Collaborative Research: Forced Trends in the Tropical Pacific and Global Tropical Cyclones

Lead PI: Chia-Ying Lee , Dr. Richard Seager , Prof. Adam Sobel , Suzana Camargo, Boniface O Fosu, Kevin Reed

Unit Affiliation: Ocean and Climate Physics, Lamont-Doherty Earth Observatory (LDEO)

August 2022 - July 2025
Asia ; Taiwan R.O.C.
Project Type: Research

DESCRIPTION: The temperature contrast between the "warm pool" region of the western equatorial Pacific and the "cold tongue" in the east is remarkable: visitors to the Solomon islands find sea surface temperatures (SSTs) above 80F while visitors to the Galapagos don wetsuits to go snorkeling. Naturally the temperature contrast has a variety of effects on the weather and climate of the tropics, one of which is the relative abundance of hurricanes (also called typhoons and TCs, for tropical cyclones) which are more abundant in the western Pacific than anywhere else in the world. The influence of the SST contrast can be seen in comparisons between El Nino events, in which the contrast weakens due to warming in the cold tongue region, and La Nina events, which strengthen the contrast. El Nino years feature fewer TCs in the western Pacific and more in the central and eastern Pacific, with the opposite pattern in La Nina years.

The influence of El Nino and La Nina on TCs and other aspects of tropical weather and climate begs the question: will the equatorial Pacific SST contrast be strengthened or weakened by greenhouse gas-induced global warming? The evidence is mixed since climate models generally show weakening as the earth warms but observations show strengthening over the past few decades. The mismatch could be due to the internal variability of the climate system, which operates even as greenhouse gas increases warm the world. But it is also possible that climate model biases, in particular the bias of a cold tongue which is too cold and too extensive, lead to incorrect simulations of the effects of greenhouse warming.

Work under this award addresses the possible effect of the cold tongue bias on the simulated SST contrast change using a technique called flux adjustment, in which the exchange of heat and moisture between the atmosphere and ocean is modified to eliminate the cold tongue bias in present-day climate simulations. The flux-adjusted climate model is then used to simulate the response of the SST contrast to greenhouse gas increases. The work is carried out with the Community Earth System Model version 2 (CESM2).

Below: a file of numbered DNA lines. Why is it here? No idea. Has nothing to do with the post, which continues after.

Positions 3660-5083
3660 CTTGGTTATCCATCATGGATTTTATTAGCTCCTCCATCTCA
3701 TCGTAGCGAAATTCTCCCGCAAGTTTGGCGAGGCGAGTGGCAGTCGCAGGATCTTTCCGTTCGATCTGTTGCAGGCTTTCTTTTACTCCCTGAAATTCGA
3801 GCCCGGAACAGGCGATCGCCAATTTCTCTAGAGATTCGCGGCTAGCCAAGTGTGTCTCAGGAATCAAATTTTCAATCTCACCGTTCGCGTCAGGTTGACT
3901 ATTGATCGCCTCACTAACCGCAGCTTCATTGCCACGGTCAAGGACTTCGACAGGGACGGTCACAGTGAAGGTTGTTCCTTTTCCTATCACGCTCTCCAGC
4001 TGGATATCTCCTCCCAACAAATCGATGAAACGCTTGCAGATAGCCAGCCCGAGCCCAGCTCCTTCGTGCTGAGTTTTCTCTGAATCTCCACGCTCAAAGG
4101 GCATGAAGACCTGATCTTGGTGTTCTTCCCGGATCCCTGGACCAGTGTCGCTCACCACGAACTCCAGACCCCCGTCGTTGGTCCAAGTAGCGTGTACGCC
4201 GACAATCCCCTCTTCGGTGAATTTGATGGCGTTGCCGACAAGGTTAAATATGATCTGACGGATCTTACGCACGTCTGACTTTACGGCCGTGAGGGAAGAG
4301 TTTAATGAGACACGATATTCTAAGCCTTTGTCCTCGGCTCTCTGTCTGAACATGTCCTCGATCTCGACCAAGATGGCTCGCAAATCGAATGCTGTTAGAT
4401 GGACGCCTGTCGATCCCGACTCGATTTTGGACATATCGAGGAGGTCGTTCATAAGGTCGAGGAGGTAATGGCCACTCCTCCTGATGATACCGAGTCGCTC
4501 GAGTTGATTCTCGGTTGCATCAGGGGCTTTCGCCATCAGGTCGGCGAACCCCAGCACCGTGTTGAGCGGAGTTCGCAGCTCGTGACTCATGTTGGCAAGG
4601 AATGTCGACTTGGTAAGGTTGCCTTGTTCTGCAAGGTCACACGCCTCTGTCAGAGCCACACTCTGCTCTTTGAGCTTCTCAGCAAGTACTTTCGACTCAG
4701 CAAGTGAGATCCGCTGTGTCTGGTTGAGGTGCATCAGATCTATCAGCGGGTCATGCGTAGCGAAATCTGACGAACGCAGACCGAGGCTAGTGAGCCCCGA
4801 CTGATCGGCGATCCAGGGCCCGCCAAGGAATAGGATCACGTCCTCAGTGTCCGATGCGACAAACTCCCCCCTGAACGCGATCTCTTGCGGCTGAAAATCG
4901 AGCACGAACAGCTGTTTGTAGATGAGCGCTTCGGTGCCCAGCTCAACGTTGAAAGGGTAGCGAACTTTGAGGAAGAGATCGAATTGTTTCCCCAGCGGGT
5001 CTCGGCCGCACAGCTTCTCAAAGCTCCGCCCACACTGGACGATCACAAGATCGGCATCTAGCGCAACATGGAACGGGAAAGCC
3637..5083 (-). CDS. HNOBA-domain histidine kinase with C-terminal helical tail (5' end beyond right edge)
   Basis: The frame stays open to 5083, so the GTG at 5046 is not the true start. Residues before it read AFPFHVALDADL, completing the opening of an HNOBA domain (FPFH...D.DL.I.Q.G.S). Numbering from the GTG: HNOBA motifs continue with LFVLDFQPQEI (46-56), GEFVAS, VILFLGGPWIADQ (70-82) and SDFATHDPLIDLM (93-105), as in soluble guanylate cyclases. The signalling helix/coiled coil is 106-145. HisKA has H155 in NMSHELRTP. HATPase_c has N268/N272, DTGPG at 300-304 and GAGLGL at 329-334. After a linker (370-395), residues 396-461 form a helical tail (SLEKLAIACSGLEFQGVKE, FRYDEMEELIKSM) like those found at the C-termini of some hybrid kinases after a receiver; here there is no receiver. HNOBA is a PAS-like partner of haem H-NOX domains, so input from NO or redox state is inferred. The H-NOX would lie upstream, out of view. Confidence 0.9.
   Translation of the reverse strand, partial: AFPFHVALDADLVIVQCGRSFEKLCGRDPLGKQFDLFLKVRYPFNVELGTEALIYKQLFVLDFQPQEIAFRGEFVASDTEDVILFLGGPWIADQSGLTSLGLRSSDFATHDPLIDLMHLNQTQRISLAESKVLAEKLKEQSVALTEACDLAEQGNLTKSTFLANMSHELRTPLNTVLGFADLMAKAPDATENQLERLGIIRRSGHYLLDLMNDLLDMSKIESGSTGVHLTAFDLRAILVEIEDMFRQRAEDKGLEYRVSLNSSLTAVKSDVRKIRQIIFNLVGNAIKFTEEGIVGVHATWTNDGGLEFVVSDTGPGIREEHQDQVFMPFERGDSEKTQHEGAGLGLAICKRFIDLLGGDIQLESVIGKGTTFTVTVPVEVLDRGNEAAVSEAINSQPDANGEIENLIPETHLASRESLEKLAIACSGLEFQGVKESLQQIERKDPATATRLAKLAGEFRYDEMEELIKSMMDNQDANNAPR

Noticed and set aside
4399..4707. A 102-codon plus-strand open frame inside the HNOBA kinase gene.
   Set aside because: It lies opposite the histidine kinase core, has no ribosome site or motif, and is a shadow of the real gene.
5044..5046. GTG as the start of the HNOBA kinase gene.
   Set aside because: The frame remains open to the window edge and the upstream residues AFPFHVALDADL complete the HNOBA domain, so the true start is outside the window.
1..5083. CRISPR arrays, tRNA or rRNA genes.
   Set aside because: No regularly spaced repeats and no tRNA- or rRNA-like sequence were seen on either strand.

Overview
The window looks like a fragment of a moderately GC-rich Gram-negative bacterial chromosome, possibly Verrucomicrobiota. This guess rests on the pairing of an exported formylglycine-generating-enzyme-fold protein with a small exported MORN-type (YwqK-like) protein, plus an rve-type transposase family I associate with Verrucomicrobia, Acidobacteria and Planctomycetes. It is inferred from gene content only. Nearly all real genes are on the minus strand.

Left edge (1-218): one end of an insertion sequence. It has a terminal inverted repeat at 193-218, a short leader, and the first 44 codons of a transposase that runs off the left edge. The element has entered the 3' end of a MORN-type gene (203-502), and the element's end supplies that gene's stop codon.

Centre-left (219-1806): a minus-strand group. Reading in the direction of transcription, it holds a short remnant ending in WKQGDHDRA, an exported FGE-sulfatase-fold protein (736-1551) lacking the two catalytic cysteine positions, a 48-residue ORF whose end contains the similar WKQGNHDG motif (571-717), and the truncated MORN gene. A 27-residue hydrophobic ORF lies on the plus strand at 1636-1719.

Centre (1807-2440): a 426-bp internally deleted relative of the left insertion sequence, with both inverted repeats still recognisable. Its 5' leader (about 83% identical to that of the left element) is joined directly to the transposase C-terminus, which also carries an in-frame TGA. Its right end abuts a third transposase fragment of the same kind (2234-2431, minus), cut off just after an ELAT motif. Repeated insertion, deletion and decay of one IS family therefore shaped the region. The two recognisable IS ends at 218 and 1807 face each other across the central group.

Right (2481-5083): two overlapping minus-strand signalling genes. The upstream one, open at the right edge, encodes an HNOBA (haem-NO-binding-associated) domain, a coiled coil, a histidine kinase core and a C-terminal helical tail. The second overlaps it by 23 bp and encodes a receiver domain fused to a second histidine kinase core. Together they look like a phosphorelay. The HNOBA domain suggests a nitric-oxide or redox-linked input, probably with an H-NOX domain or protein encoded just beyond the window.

The effects of an El Nino-like or La Nina-like SST warming pattern on tropical cyclones is difficult to assess from climate model simulations because the resolution of climate models is not typically high enough to simulate TCs. One strategy pursued here is to simulate TCs using shorter simulations from a high-resolution atmosphere-only model which is run over the SST warming pattern produced by the climate model. Another is to use the Columbia HAZard model (CHAZ), an empirical TC model developed by the lead Principal Investigator (PI). CHAZ uses large-scale atmospheric conditions from the climate model or observational datasets to predict the tracks and intensities of "synthetic" TCs that are initiated at random based on a TC genesis index.

BROADER IMPACTS: Our current understanding of future TC activity has an under-recognized uncertainty due to a common and consistent bias in current global models. This project will develop an alternative view based on physical reasoning and evidence from observations and models. Knowledge of future changes in TC activity is consequential for climate adaptation planning and disaster risk reduction, so our results will be directly relevant to these activities. The project team has considerable contacts and ongoing collaborations with influential actors, such that the results could have direct impact on these sectors. The project results can be immediately implemented in undergraduate and graduate relevant courses to give the students an exposure to current research. This work will contribute to the education and training of early career scientists in this important discipline


National Science Foundation




Haibo Liu, Gus Correa


Mississippi State University, Stony Brook